Schmidt Hammer Lassen Architects - The Royal Library in Copenhagen Print
Thursday, 19 February 2009 03:55

SHL_Royal_Library_06.jpg The Royal Library is one of the most significant architectural landmarks on the Copenhagen waterfront. Clad in black granite, the building is known as the ‘Black Diamond’ – with its clean-cut lines and glittering polished surfaces, the library is now recognised as one of Copenhagens’ architectural gems.

The new building marks a radical shift from the traditional library structure and accommodates a range of cultural facilities. The Royal Library is situated in the historic heart of Copenhagen, and has proved to be a catalyst for the subsequent construction boom along the Copenhagen waterfront in recent years. The new library’s immediate context is a backdrop of important historical buildings such as the Danish Parliament, Christiansborg Palace, The Danish State Archives,Thorvaldsen’s Museum, the Danish Jewish Museum and King Christian IV’s elegant Stock Exchange building, the latter dating to the early 17th century.

A new kind of library
With its compact form and strikingly spare exterior, the new building perfectly expresses its cultural significance, while at the same time being open and approachable.
The Royal Library is much more than a library. It is a cultural institution that unites the function of a library with a whole range of different cultural facilities: a café, bookshop, exhibition room, restaurant, scientific and literary institutions, roof terrace and a 600-seat hall for concerts, theatrical performances and conferences. The new building has doubled the Library’s overall size – the open shelves can accommodate more than 200,000 books compared to the previous capacity of 45,000. And where there used to be only one single reading room, there are now six with a total of 486 seats.

The juxtaposition of old and new

SHL_Royal_Library_04.jpgThe new building is skilfully linked to the old library building, which dates back to 1906. The physical contrasts between old and new buildings highlight the importance of Denmark’s cultural heritage and the country’s aspiration to be a leading player in 21st century Europe.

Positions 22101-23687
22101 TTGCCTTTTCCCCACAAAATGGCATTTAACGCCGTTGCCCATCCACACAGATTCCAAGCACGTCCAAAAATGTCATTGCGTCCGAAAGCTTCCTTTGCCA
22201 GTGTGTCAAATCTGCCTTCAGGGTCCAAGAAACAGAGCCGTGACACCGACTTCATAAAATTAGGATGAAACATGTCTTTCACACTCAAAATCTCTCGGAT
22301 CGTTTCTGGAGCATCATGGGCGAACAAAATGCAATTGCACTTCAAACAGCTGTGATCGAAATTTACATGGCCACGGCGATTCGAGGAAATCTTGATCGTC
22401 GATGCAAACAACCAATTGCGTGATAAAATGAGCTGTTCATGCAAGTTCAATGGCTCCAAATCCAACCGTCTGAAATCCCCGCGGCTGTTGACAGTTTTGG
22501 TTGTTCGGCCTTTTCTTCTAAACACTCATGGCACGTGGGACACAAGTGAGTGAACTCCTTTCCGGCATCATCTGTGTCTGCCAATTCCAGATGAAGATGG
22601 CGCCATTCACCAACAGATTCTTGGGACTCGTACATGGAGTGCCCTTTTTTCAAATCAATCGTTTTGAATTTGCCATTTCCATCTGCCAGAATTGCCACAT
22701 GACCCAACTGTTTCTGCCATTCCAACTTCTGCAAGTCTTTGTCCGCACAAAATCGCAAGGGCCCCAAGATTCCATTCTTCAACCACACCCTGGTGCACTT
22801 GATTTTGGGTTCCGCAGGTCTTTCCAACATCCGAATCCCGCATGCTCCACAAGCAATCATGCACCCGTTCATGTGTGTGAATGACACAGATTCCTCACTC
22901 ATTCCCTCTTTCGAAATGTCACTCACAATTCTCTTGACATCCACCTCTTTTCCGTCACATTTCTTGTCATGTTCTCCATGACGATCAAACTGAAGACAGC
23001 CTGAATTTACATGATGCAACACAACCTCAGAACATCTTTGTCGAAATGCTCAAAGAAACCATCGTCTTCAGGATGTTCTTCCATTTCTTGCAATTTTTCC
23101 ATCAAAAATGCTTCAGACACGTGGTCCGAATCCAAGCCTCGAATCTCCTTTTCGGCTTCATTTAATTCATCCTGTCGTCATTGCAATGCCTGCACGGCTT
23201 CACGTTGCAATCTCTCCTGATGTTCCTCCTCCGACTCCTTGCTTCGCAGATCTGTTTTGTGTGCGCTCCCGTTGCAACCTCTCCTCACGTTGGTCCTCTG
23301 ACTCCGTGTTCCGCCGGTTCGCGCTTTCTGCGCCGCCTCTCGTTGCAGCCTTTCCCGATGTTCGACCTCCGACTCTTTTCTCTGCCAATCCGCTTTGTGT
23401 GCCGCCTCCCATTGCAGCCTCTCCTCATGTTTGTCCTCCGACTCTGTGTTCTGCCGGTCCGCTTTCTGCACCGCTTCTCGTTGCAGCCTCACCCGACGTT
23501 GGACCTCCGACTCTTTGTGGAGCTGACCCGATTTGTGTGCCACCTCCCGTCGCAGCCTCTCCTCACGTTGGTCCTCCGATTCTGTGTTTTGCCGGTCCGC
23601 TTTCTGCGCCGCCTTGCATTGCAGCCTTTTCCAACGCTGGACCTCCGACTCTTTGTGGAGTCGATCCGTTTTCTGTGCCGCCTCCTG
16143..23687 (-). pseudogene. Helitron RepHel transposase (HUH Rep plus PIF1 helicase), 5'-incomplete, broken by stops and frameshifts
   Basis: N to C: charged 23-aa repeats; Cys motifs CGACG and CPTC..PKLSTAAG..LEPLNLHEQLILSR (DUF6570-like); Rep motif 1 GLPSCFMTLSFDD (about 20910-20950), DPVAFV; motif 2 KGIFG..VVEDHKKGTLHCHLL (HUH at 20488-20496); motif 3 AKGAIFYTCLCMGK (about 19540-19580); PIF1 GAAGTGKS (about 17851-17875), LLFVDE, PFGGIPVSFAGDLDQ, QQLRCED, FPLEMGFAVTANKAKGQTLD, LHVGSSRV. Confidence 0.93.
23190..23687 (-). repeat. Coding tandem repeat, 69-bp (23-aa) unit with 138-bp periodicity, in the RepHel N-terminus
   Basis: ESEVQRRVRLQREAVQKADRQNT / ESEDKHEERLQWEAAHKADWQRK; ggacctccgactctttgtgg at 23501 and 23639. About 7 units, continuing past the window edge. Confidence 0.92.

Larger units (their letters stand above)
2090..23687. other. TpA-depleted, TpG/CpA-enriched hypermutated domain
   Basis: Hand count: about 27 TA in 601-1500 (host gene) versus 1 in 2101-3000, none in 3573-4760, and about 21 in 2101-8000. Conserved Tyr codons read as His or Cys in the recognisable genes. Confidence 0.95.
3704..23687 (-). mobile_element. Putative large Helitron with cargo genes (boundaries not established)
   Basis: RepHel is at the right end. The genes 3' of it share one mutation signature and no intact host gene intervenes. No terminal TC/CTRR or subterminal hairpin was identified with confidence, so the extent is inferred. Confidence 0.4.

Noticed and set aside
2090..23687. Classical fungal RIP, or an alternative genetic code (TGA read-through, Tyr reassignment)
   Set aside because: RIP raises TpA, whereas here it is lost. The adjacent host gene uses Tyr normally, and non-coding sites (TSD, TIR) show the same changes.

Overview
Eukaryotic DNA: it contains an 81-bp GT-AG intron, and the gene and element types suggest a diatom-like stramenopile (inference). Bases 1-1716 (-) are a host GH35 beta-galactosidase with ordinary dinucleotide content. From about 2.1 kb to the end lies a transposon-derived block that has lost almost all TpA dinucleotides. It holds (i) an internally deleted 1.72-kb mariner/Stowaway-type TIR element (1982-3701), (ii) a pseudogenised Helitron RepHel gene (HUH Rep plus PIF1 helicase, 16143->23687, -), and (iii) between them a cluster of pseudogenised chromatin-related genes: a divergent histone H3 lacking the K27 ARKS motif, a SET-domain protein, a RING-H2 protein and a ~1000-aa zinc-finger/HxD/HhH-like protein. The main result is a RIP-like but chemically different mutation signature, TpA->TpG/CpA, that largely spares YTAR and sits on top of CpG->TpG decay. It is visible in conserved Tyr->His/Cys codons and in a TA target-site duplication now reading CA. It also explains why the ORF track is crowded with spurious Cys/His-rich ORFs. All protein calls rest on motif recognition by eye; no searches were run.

The movement and asymmetry of schmidt hammer lassen’s design provides a dramatic counterpoise to the earlier library, the two elements linked by a clear axis running from the former vestibule of the old building, now enhanced with a striking artwork by Per Kierkeby, through the vast atrium of the new building and out onto the water’s edge.
A building of contrasts and drama

The building has seven storeys plus a basement. The solid black cube is divided in two by a central glazed section, the atrium, housing the majority of public functions. The atrium and the public area is naturally ventilated. Interrupting the imposing mass of the façade, this glazed section reveals the dynamic interior filled with movement and life.
SHL_Royal_Library_03.jpgWith its interweaving staircases and walkways, as well as a succession of curved walls, the vast open atrium space forms the natural centrepiece of the building. At the same time it also serves as a significant source of daylight which is gathered and dispersed throughout the building.

The mass of the new building appears to float above the water on a ribbon of glass, raised above the ground. This ground level strip of clear glazing brings daylight deep into the entrance level of the main foyer while also affording panoramic views of the entire waterfront from within.

The building’s form appears to be a cube, but in reality is rectangular. Adding to the building’s geometric drama, the scheme incorporates a major road – the Christians Brygge – which runs parallel with the waterfront. This busy thoroughfare is treated as a glazed canyon slicing through the base of the building.

schmidt hammer lassen’s new development has created a facility appropriate for 21st century use as well as creating one of the city’s most important civic amenities.

SHL_Royal_Library_08.jpgProject Facts and Credits:
The Architecture Prize of the Municipality of Copenhagen 2000
Nominated for the Mies van der Rohe Award 2000
Nykredit’s architecture prize 2001
Du Pont Benedictus Award 2003

Client: Ministry of Culture
Engineer: Moe & Brødsgaard A/S
Acoustic advisor: Anders Gade.

Competition Year: 1993 – 1st Prize
Build area: New construction 21.000 m2, conversion 7.000 m2 

Construction period: 1995-99
Construction: In situ cast concrete columns and walls, steel structure façade. Large steel joist, which in itself weighs one ton per metre, carries the prestressed and transparent façade. Push rods and traction cables.
Materials: High polished “Absolute Black” granite facade from Zimbabwe, natural sandstone, glass, maple wood floors, black painted maple panels in concert hall.

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Last Updated on Thursday, 19 February 2009 08:51